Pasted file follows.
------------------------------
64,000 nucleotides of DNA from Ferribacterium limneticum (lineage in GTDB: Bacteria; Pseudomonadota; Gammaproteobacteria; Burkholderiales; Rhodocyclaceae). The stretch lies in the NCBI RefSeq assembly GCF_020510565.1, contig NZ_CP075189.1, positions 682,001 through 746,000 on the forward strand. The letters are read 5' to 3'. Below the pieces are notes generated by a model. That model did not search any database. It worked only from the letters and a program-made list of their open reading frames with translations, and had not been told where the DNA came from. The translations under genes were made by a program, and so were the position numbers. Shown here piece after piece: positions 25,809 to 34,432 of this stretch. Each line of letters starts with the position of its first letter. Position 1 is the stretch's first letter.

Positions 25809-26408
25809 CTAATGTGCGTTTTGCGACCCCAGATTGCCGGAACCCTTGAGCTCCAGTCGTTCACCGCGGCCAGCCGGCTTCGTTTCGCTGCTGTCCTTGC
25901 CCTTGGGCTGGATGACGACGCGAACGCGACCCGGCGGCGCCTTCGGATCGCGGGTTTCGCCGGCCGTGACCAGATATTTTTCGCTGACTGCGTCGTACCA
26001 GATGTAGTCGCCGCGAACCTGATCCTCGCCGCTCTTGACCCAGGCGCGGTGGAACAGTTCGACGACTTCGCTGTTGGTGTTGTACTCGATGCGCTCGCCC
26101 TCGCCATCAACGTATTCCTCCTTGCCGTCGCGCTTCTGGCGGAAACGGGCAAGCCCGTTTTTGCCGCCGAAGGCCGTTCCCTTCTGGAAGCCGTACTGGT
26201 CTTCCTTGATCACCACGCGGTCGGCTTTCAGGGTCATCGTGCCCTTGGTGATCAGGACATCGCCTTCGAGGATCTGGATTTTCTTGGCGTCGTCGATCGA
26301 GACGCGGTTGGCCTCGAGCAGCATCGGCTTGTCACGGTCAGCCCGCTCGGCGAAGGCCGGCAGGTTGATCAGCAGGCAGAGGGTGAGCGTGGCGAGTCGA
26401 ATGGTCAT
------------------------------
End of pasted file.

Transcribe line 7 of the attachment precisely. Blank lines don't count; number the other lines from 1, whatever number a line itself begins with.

26201 CTTCCTTGATCACCACGCGGTCGGCTTTCAGGGTCATCGTGCCCTTGGTGATCAGGACATCGCCTTCGAGGATCTGGATTTTCTTGGCGTCGTCGATCGA